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  • 10 Tips to Teaching Your Kids Humility

    Humility begins with self-acceptance and self-confidence, and is best taught by example.
    by Tina Santiago-Rodriguez .
  • mom and child talking

    Photo from darleenclaire.com

    Every parent would probably be quick to say that his or her child is “the best,” “the brightest,” the “most talented,” or the “most beautiful / handsome” – of course, this is a biased opinion in most cases!

    However, no matter how proud we are of our little bundles of joy, we would do well to teach them that being humble and thinking of others “more highly” than themselves are among the best traits they could ever have. In fact, being humble is a common trait among great leaders.

    The famous Catholic theologian and writer St. Augustine explains this quite nicely in the quote below:
    “Do you wish to rise? Begin by descending. You plan a tower that will pierce the clouds? Lay first the foundation of humility.”

    How then do we begin to teach our kids to be humble? Here are a few pointers to remember:

    1. Teach by example.
    If you want your child to be humble, model humility in your home and your family. This is how humility is “caught.” Be consistent and look for ways to show them that thinking of others more highly than one’s self is not a weakness, but is actually a way to appreciate the good in others. Take note though, being humble does not equate to being a “doormat” or letting others take advantage of you.


    2. Build their confidence.
    It may seem ironic but humility begins with self-acceptance and self-confidence. Our children need to be taught to have self-assurance. This comes from knowing that they are accepted - primarily by us, their parents - no matter what.


    3. Encourage them to achieve and to be the best in everything.
    Again, this may seem contra-indicative, but your child will learn best to be humble when she actually has something to be proud of – e.g. a good grade, an athletic accomplishment, a theatrical performance, etc. Encourage them to live by the motto: “Do their best and God will do the rest.”


    4. Do all you can to ensure that they know and understand where their real value lies.
    Your children need to understand that they are valued and loved “just because” – because they are your children. Help them to see that they are special and important not because they are “better” or “smarter” than other people, or they are more well-off or talented than others.

    5. Never, ever put down or humiliate your children.
    Remember, humility - like other commendable traits - is something that is better “caught than taught” i.e. something children pick up by seeing it lived out on a daily basis, especially at home. You can’t impose humility on your kids, and they certainly won’t learn it if you humiliate or bully them so they can be “humble.”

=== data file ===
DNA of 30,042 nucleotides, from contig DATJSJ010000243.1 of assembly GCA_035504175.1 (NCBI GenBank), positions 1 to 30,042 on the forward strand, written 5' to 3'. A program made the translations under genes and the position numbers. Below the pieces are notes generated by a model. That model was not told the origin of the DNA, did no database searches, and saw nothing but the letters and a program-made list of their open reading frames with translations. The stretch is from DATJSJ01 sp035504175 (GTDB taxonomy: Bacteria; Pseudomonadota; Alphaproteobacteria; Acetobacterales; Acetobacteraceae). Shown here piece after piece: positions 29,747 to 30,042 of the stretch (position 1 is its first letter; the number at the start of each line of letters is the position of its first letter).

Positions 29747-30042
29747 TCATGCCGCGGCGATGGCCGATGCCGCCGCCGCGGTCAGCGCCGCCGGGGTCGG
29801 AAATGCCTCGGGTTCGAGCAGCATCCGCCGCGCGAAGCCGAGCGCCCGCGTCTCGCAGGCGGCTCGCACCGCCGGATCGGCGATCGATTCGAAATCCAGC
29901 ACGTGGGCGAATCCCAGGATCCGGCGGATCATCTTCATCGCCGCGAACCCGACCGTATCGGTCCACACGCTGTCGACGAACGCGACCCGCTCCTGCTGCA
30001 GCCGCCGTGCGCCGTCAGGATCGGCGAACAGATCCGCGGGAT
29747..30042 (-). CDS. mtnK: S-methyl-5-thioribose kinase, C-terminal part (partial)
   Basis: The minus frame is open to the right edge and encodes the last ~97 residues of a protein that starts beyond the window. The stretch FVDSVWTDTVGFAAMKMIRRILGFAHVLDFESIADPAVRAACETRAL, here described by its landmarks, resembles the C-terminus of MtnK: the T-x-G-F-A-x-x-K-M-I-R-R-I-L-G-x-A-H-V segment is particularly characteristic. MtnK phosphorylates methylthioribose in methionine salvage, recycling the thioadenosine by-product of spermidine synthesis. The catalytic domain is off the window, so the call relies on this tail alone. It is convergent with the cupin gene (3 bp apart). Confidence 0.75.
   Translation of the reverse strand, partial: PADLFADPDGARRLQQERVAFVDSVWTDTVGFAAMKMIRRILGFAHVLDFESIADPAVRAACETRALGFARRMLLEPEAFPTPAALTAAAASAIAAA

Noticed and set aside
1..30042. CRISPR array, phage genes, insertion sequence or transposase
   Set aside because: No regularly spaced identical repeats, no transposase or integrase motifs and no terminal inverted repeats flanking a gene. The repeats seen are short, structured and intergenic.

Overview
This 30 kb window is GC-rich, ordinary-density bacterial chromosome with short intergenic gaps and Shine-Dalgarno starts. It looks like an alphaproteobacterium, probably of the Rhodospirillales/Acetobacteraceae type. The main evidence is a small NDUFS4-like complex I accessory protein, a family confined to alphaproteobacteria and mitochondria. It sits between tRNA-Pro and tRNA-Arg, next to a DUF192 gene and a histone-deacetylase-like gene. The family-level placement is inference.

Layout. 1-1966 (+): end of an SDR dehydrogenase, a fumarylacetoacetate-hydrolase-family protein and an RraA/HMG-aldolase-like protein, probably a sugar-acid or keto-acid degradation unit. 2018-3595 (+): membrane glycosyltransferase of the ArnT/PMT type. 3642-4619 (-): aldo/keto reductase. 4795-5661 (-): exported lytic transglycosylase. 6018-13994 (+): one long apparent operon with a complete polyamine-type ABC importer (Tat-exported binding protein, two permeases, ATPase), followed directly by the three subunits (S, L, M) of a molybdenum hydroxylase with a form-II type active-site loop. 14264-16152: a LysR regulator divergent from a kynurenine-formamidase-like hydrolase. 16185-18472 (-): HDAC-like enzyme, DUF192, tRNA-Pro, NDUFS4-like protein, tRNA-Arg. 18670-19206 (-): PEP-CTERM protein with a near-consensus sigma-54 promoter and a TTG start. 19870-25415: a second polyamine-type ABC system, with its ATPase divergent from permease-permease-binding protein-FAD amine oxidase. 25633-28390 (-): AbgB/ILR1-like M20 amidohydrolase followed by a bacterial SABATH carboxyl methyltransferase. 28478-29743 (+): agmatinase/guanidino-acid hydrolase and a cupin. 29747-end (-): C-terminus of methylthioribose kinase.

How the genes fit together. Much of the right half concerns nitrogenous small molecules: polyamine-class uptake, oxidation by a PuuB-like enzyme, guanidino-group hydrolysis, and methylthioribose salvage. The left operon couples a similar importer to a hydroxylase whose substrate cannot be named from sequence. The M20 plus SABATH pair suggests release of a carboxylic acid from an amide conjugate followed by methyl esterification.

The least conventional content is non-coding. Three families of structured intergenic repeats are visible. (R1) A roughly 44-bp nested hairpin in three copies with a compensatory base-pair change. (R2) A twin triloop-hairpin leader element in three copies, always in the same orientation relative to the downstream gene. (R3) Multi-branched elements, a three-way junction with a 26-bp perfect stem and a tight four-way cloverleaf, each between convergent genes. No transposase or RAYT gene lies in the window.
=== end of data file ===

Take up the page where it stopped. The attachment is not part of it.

6. Show your child examples of great “teachers” of humility.
    If you’re a Catholic/Christian, the best teacher would be Jesus of course. More modern “heroes” of humility would be Blessed Mother Teresa and St. Therese of Lisieux. Of course, humility is not a trait limited to Christianity – it is an idea also found in Hinduism, Buddhism, Islam, philosophy and other beliefs and schools of thought.

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    7. Give your children the opportunity to serve others.
    Start with your own family. Look for ways to serve your community, your church or parish (or other religious group you are affiliated with), the poor, and the homeless. Organize regular trips to places like orphanages, homes for the aged, etc. You may even want to celebrate special occasions like birthdays with those who are less fortunate.

    8. Prompt them how to respond whenever necessary.
    Before more recent times, it was the norm for children to be told to “mind their P’s and Q’s.” Nowadays though, some people feel more “modern” or “liberated” and overlook the fact that kids need to be taught to say “please” and “thank you” along with the basics of daily living. Gratefulness and graciousness could actually be considered “building blocks” for humility.

    9. Teach your kids to say “sorry.”
    Sincerity and promptness in apologizing are crucial to developing humility. Kids need to know that there will be times when they (and even you) are wrong, and they need to acknowledge it. Modelling forgiveness and saying “sorry” in the home will help instil this trait in your kids.

    10. Teach your kids gratitude.
    When we practice gratitude and truly imbibe it in our lives, we indirectly enhance humility too. When we say “thank you” sincerely and often, we are “sowing seeds” of humility in our hearts and lives.

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